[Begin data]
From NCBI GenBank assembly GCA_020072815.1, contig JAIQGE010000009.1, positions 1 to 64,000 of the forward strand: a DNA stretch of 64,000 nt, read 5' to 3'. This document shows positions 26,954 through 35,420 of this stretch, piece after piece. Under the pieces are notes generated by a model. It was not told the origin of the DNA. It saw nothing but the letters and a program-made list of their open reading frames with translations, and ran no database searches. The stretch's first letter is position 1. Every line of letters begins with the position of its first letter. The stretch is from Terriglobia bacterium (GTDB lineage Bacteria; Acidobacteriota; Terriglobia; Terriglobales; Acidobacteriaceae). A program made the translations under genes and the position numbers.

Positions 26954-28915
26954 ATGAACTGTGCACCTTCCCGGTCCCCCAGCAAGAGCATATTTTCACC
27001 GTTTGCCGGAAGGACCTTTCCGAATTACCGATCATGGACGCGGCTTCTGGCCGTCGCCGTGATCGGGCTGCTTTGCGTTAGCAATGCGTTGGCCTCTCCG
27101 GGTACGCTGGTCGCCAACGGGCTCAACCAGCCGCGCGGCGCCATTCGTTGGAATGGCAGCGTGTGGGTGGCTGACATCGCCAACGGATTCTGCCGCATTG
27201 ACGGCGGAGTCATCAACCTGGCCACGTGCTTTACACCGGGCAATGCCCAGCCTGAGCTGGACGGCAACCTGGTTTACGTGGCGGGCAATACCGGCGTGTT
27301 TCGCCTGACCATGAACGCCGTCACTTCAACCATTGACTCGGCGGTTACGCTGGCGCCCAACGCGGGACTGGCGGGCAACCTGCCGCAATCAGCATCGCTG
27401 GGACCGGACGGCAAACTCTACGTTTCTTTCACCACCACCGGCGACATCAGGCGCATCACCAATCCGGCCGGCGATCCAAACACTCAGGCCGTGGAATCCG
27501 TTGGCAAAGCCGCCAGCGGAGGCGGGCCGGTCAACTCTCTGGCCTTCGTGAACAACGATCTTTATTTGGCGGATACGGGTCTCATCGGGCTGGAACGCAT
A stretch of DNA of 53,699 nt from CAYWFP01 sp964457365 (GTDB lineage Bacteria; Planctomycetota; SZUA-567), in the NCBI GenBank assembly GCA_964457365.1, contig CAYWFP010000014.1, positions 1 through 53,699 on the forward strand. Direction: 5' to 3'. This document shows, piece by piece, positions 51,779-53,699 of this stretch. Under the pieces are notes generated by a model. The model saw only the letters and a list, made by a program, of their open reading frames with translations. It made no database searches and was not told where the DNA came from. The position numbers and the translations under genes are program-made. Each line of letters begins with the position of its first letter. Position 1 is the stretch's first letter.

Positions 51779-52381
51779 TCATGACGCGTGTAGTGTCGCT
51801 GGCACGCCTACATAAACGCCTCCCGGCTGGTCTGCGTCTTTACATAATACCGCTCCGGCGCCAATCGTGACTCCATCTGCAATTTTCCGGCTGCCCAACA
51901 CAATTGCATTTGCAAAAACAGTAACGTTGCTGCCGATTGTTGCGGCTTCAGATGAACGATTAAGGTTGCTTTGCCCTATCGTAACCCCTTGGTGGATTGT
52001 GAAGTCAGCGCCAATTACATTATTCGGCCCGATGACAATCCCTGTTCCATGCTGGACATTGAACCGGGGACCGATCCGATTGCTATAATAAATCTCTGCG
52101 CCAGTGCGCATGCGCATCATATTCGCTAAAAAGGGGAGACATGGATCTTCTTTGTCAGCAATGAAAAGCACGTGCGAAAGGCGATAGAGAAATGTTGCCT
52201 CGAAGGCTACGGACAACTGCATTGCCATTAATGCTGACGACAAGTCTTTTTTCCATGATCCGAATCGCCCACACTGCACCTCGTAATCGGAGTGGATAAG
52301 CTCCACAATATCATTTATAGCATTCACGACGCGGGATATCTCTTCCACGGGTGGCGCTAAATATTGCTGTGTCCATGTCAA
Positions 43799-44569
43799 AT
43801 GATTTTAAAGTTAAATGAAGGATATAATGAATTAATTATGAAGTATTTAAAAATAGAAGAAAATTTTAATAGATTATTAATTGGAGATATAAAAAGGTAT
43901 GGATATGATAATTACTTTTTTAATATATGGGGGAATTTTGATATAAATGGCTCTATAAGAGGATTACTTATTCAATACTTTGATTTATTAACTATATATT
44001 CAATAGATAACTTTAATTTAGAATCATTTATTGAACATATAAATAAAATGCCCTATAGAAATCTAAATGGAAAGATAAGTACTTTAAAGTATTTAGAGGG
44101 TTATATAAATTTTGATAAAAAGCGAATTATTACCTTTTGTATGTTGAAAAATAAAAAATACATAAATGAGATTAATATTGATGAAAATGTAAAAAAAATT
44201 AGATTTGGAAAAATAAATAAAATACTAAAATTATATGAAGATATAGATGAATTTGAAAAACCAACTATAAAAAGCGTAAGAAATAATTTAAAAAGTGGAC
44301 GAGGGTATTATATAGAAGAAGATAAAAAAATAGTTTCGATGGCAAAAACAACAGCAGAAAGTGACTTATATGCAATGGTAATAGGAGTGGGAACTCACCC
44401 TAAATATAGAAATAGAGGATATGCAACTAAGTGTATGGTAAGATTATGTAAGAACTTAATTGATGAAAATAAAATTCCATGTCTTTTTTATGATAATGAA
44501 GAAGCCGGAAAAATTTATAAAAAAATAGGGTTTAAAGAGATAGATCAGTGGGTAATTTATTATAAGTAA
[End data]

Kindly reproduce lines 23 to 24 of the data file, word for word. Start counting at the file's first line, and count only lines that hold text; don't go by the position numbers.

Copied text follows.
44001 CAATAGATAACTTTAATTTAGAATCATTTATTGAACATATAAATAAAATGCCCTATAGAAATCTAAATGGAAAGATAAGTACTTTAAAGTATTTAGAGGG
44101 TTATATAAATTTTGATAAAAAGCGAATTATTACCTTTTGTATGTTGAAAAATAAAAAATACATAAATGAGATTAATATTGATGAAAATGTAAAAAAAATT